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Long term cognitive outcomes 10 years after first episode schizophrenia

Stirling, John D. and Lewis, Shôn (2005) Long term cognitive outcomes 10 years after first episode schizophrenia. In: Stirling, J.D. and Lewis, S. Long term cognitive outcomes 10 years after first episode schizophrenia. In Cognition and schizophrenia: improving real life function. Cambridge: Lundbeck AS/Cambridge Medical Communications Ltd, 2005, pp. 31-36. H. Lundbeck AS/ Cambridge Medical Communications Ltd.. ISBN 978-0-9551302-1-2

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Abstract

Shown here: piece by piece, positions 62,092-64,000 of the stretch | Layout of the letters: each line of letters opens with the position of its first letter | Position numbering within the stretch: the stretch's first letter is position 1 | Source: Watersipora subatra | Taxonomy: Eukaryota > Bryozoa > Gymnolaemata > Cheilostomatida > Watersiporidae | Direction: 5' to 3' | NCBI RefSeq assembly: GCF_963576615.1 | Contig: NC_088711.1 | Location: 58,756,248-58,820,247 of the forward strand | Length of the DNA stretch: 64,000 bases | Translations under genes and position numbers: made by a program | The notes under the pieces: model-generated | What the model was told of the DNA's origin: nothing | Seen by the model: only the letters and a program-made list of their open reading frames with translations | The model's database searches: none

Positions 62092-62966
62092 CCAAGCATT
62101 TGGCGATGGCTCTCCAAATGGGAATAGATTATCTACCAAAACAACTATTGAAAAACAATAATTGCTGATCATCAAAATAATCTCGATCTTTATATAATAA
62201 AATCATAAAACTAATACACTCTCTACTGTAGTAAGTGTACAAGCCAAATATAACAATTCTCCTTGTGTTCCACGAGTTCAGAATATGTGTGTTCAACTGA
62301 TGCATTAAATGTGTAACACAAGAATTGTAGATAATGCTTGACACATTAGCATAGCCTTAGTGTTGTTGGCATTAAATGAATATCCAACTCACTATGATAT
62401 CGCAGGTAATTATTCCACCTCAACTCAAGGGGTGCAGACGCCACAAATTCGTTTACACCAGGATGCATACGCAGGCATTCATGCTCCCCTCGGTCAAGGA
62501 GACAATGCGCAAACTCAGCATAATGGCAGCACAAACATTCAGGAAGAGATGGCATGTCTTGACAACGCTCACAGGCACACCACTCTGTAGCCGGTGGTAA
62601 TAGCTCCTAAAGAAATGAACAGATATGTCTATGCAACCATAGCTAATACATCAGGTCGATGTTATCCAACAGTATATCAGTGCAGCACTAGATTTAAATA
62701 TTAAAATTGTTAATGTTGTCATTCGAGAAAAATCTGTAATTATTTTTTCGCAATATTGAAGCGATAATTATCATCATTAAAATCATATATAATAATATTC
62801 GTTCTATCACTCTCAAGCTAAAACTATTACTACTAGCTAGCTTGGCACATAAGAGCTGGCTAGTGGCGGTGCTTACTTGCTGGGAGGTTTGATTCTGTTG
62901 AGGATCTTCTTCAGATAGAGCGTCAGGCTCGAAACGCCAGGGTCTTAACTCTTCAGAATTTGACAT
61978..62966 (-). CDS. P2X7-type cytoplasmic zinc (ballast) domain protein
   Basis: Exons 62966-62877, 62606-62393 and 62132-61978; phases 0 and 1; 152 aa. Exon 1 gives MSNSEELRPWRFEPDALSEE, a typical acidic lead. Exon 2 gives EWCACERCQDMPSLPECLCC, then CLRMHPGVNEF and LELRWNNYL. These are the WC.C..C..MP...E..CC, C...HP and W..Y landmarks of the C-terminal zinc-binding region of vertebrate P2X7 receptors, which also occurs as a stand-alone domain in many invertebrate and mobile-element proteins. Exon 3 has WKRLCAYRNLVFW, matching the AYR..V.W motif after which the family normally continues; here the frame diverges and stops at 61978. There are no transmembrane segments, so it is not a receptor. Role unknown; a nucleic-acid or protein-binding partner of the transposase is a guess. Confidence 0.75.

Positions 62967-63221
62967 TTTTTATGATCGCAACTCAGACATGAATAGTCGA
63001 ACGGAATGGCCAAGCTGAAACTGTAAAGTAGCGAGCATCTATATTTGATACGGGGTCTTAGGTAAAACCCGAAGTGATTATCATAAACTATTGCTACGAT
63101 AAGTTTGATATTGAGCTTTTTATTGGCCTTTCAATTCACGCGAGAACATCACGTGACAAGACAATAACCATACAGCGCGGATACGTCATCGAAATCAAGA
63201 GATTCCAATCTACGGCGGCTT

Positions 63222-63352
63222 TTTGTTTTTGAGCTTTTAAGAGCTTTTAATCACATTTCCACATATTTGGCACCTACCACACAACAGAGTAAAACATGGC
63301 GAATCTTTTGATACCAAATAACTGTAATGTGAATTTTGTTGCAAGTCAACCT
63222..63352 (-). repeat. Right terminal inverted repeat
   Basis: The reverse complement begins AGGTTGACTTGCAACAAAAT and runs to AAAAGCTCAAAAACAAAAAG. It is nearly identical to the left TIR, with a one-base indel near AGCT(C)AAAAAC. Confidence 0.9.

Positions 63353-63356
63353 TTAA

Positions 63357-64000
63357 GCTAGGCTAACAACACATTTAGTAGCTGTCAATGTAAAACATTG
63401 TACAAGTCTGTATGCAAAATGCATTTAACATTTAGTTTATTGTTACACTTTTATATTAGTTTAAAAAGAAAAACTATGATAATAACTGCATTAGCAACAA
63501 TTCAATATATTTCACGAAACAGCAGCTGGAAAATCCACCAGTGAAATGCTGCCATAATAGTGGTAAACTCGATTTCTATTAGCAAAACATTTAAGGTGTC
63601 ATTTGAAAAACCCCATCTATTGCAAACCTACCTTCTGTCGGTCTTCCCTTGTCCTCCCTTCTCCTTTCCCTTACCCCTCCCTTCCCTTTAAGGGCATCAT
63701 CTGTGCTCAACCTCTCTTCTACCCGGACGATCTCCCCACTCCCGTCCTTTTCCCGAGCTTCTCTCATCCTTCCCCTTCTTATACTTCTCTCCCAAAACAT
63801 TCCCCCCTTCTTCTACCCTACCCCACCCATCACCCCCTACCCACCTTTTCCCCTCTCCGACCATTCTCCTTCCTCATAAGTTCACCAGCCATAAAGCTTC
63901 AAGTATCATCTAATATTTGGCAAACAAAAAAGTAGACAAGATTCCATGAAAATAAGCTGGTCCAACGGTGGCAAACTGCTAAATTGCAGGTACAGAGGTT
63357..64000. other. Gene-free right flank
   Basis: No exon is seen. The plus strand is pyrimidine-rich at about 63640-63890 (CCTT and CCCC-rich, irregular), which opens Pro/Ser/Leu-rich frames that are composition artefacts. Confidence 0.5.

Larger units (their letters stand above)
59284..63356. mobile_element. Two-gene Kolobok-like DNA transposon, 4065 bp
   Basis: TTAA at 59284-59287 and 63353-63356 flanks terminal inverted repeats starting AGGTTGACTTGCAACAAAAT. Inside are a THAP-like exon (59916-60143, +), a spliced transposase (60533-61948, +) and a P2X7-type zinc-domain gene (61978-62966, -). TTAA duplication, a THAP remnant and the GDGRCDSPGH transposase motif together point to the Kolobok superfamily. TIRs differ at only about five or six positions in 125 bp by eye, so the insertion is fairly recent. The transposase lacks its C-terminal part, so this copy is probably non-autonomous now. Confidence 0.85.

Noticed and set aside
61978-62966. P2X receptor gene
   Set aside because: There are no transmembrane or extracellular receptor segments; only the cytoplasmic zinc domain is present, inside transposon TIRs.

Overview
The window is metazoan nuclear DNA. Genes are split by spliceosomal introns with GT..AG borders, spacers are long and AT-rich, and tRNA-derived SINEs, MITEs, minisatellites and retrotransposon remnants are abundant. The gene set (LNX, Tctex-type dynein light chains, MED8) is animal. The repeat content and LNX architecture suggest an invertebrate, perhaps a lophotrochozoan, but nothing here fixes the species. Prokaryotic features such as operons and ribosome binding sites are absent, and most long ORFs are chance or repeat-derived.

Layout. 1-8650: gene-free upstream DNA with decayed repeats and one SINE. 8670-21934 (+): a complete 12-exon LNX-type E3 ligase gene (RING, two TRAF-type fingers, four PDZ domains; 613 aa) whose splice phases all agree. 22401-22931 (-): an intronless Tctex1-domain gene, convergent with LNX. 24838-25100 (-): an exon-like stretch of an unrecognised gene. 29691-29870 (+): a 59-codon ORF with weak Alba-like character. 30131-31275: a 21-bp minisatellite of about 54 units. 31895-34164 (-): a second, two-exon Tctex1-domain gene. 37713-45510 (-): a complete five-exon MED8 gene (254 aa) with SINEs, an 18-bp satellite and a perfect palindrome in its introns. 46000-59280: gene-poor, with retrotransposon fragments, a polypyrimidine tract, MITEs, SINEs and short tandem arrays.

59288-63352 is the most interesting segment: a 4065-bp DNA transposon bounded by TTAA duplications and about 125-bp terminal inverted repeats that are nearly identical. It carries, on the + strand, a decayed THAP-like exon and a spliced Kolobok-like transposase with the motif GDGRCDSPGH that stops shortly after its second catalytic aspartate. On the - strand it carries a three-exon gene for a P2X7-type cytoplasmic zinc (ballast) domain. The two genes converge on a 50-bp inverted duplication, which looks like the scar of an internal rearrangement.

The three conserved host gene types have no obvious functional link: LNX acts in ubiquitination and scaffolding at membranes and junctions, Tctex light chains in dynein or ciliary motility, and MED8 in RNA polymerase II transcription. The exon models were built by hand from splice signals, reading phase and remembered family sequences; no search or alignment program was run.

The natural history of neurocognition in schizophrenia is unclear, with great uncertainty over whether the common baseline, characterised by a range of functional and neurocognitive deficits reported in subjects with, and at risk of, schizophrenia can provide any prediction as to patient outlook and outcome. Several recent follow-up studies have tracked 'change' in neurocognition over time (Censits et al, 1997; Heaton et al, 2001; Hughes et al, 2002). Studies restricted to first episode cases (Nopoulos et al, 1994; Gold et al 1999; Townsend et al, 2002) have yielded equivocal findings, with some authors reporting no overall pattern of change (see Rund's meta-analysis: Rund, 1998) and others reporting modest and/or selective improvement over time (Hoff et al, 1999; Townsend et al, 2002). Unfortunately, first-episode studies have, for the most part, been limited by the relatively short duration of follow-up (often less than 24 months) and/or significant sample attrition.

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